What's going to make a love interest sexy to the reader is what they do. A hot guy who's an egotistical jerk is less attractive than a plain guy who's a thoughtful sweetheart, because all we're really seeing, as a reader, is the egotistical jerk or thoughtful sweetheart, not the hot or plain. Also, mystery is sexy, and power used altruistically is often sexy (think superheroes); neither have any bearing on the person's physical appearance.

I actually did a post on my blog on roughly this topic a little while ago.
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Re: Do love interest characters need to be sexy?

Postby Gypson » 05 Mar 2012, 21:11

Definitely not!

I remember enjoying sexy/attractive characters when I was a teenager (probably because I was a gawky, awkward, acne-prone wallflower of a girl =P), but these days, I tend to roll my eyes when a character is described as being extremely attractive in conventional ways. It annoys me even more when the setting (ex. medieval) is not condusive to clean hair, oil-free skin, or great dental care.

I'll echo what others have said about the personality being more sexy than the exterior. A great mind, great charisma, and funny quirks can all be sexy. How the character treats others (both those he is attracted to and those he is not) should contribute to his attractiveness.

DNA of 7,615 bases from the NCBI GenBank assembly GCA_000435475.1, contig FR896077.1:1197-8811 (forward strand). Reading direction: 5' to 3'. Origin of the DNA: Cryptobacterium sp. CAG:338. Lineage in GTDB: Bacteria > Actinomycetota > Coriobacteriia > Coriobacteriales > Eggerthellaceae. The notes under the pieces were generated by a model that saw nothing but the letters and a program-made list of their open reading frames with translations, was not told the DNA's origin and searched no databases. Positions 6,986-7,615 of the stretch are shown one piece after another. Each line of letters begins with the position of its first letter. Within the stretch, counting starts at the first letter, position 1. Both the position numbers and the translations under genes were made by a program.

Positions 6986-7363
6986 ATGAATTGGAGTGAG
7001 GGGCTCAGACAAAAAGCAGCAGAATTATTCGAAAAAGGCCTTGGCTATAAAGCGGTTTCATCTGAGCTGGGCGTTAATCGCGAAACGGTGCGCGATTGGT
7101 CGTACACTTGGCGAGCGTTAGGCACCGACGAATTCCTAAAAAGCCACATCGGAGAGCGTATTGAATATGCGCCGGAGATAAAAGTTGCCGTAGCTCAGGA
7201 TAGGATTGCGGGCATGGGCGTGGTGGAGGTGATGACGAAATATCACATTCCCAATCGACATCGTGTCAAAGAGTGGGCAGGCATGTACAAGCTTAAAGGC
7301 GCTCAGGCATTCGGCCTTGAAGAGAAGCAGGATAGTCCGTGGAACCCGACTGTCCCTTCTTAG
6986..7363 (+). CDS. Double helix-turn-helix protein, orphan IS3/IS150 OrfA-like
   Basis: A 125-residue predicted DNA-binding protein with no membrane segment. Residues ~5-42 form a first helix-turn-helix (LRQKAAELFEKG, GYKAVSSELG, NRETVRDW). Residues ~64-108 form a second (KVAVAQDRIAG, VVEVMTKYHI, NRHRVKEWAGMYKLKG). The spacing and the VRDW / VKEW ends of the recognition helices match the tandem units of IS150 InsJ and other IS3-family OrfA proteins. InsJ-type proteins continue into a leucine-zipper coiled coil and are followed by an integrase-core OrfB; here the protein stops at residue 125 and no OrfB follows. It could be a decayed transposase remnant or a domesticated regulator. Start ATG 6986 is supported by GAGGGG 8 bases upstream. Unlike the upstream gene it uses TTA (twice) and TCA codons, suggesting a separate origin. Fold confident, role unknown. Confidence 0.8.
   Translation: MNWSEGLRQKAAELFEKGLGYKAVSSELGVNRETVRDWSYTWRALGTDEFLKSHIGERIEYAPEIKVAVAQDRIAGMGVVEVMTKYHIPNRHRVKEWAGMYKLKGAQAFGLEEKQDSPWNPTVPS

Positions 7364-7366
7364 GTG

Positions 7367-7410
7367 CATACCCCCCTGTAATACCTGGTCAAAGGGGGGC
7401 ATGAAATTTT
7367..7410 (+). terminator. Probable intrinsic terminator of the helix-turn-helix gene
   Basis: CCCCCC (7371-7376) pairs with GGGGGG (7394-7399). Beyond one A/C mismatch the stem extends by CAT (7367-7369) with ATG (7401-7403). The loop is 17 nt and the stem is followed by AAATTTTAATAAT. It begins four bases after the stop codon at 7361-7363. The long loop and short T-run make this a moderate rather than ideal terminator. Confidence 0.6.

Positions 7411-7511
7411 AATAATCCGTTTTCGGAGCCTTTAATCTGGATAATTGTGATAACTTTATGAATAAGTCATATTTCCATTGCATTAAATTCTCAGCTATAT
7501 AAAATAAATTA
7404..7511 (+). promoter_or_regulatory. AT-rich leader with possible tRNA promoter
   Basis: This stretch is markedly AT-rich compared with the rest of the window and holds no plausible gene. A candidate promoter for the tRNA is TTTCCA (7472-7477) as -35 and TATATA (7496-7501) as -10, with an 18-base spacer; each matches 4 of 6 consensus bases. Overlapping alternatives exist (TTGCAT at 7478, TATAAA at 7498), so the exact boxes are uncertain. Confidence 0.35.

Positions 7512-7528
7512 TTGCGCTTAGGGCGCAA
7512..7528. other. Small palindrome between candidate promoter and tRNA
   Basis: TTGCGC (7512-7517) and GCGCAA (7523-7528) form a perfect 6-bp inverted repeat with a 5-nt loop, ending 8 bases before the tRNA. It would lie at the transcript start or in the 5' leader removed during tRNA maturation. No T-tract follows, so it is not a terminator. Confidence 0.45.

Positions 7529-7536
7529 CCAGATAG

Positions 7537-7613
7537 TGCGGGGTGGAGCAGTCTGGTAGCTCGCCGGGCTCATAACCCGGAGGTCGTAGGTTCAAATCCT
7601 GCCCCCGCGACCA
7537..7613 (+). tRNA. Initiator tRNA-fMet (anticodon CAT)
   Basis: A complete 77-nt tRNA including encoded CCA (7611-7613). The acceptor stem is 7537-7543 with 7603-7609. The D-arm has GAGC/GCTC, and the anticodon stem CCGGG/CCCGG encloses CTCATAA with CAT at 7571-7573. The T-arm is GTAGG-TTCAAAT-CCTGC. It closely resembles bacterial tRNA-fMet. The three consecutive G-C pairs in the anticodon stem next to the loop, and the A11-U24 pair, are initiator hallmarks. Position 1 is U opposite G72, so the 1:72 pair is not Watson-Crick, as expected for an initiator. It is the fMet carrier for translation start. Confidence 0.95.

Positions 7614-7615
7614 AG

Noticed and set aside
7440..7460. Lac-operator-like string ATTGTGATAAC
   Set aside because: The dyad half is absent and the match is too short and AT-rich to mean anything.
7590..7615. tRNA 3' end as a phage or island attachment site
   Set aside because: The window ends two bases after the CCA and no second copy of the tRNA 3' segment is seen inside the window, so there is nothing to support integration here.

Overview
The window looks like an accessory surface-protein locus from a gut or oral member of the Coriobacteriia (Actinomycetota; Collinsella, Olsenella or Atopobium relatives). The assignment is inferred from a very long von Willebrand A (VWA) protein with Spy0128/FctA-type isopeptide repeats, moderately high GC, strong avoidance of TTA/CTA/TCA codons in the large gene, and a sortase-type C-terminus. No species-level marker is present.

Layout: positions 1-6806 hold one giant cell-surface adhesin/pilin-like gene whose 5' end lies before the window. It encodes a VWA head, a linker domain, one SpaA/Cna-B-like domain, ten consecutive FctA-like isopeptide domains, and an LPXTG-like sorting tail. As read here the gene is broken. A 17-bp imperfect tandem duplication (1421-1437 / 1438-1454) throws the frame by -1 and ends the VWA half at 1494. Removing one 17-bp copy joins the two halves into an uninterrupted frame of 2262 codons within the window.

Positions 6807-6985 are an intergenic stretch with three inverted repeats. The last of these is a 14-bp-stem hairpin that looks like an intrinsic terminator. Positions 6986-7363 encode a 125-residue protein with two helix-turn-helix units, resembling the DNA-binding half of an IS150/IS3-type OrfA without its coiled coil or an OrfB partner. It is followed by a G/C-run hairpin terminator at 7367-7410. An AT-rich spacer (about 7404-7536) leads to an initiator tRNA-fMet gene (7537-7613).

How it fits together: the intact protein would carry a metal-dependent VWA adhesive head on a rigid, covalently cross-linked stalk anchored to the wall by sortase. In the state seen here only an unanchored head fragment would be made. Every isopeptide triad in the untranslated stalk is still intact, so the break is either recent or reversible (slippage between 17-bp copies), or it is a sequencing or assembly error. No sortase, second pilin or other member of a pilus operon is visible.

When it comes down to looks, I'm more in favor of an interesting face or unusual feature than blandly attractive generic ones. A crooked smile, a gap between the teeth, a dramatic widow's peak, dimples, birthmarks, a big Roman nose--these features are unique and I can latch onto them as a reader, developing a more individual mental picture of the character in question. My own main character is really quite unattractive, but he still manages to attract partners.
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Re: Do love interest characters need to be sexy?

Postby JohnDurvin » 06 Mar 2012, 21:54

guichizango wrote:I would say definitely not. Just look at the story of Beauty and the Beast.

I disagree...I know it's not true for everybody, but I used to know a chick that found the notion very sexy. Then again, she was kinda weird, and wanted her man to be built like Schwarzenegger with the brain of a poet-philosopher that understood all sciences and literature and history, so maybe she's not the best example. My point is, the usual interpretation of the story is that he's beastly and therefore hideous...but then again, there are plenty of people that think werewolves are plenty sexy.